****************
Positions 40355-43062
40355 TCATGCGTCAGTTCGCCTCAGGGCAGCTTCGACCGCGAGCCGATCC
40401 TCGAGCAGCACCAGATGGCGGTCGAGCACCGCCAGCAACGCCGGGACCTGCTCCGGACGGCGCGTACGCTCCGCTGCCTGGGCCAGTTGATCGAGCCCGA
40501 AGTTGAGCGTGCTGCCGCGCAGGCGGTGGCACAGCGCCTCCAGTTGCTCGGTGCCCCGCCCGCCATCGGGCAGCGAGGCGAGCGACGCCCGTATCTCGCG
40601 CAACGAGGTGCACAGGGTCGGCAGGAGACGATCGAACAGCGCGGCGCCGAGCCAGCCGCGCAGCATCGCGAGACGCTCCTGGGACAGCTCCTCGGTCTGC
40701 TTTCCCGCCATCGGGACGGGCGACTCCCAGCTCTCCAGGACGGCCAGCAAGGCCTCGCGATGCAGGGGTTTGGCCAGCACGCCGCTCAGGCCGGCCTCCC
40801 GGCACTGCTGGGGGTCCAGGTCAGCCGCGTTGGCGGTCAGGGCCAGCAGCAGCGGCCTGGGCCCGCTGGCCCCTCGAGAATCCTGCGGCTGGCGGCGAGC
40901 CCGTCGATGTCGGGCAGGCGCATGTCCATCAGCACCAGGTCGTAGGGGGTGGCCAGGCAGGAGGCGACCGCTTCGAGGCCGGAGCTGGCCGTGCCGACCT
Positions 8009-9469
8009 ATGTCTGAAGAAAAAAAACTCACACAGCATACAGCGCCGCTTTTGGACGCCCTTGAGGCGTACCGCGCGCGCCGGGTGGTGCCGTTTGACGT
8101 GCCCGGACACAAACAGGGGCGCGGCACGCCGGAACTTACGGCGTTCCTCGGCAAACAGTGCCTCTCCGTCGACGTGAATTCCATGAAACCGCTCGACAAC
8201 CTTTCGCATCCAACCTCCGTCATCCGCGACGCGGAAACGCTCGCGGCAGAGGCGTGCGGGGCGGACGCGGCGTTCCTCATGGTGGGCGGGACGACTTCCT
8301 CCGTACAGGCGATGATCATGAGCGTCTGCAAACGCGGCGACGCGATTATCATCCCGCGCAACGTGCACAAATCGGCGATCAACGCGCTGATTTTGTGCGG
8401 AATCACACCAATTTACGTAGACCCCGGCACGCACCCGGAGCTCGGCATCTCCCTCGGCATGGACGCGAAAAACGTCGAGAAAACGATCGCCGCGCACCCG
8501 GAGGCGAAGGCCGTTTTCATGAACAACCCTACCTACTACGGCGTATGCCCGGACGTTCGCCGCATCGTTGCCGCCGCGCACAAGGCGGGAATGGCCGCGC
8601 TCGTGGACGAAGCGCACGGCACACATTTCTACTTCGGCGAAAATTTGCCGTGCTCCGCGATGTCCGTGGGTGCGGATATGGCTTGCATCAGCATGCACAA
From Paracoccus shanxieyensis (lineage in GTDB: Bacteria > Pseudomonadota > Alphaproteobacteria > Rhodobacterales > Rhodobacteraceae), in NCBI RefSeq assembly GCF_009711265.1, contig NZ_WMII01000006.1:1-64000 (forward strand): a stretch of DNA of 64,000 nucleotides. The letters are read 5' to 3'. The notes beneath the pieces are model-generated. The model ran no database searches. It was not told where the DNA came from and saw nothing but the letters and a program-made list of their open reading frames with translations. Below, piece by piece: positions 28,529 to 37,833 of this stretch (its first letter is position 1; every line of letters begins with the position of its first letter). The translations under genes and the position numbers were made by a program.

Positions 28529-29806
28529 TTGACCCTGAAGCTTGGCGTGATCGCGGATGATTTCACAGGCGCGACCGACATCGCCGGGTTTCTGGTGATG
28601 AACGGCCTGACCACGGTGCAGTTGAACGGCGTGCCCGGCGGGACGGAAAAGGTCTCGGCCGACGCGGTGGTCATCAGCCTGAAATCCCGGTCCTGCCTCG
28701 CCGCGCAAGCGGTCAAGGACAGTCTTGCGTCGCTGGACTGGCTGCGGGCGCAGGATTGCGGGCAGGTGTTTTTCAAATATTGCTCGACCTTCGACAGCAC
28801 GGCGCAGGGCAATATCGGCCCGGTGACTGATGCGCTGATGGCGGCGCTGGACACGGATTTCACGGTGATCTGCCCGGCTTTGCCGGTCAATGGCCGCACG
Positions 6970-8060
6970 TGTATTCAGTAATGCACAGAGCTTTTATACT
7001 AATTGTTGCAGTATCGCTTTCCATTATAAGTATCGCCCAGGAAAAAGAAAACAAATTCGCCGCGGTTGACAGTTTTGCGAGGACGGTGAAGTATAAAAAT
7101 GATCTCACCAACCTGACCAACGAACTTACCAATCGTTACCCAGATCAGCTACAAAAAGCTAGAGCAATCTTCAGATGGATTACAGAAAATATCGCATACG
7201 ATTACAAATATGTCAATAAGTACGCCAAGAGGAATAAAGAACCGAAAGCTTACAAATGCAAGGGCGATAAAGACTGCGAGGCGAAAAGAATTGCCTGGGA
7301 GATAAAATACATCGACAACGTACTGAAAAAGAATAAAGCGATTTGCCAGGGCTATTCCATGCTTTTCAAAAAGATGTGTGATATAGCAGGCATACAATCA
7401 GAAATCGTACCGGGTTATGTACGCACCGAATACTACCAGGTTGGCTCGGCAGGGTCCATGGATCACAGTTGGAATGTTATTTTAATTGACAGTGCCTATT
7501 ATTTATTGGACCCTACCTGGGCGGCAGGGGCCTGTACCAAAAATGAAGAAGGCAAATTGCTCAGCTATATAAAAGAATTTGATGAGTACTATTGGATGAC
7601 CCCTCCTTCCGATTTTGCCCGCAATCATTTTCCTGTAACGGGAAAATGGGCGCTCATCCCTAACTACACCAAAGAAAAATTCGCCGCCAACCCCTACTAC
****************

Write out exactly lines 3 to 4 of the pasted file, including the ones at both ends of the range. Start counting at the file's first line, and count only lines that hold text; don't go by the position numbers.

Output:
40401 TCGAGCAGCACCAGATGGCGGTCGAGCACCGCCAGCAACGCCGGGACCTGCTCCGGACGGCGCGTACGCTCCGCTGCCTGGGCCAGTTGATCGAGCCCGA
40501 AGTTGAGCGTGCTGCCGCGCAGGCGGTGGCACAGCGCCTCCAGTTGCTCGGTGCCCCGCCCGCCATCGGGCAGCGAGGCGAGCGACGCCCGTATCTCGCG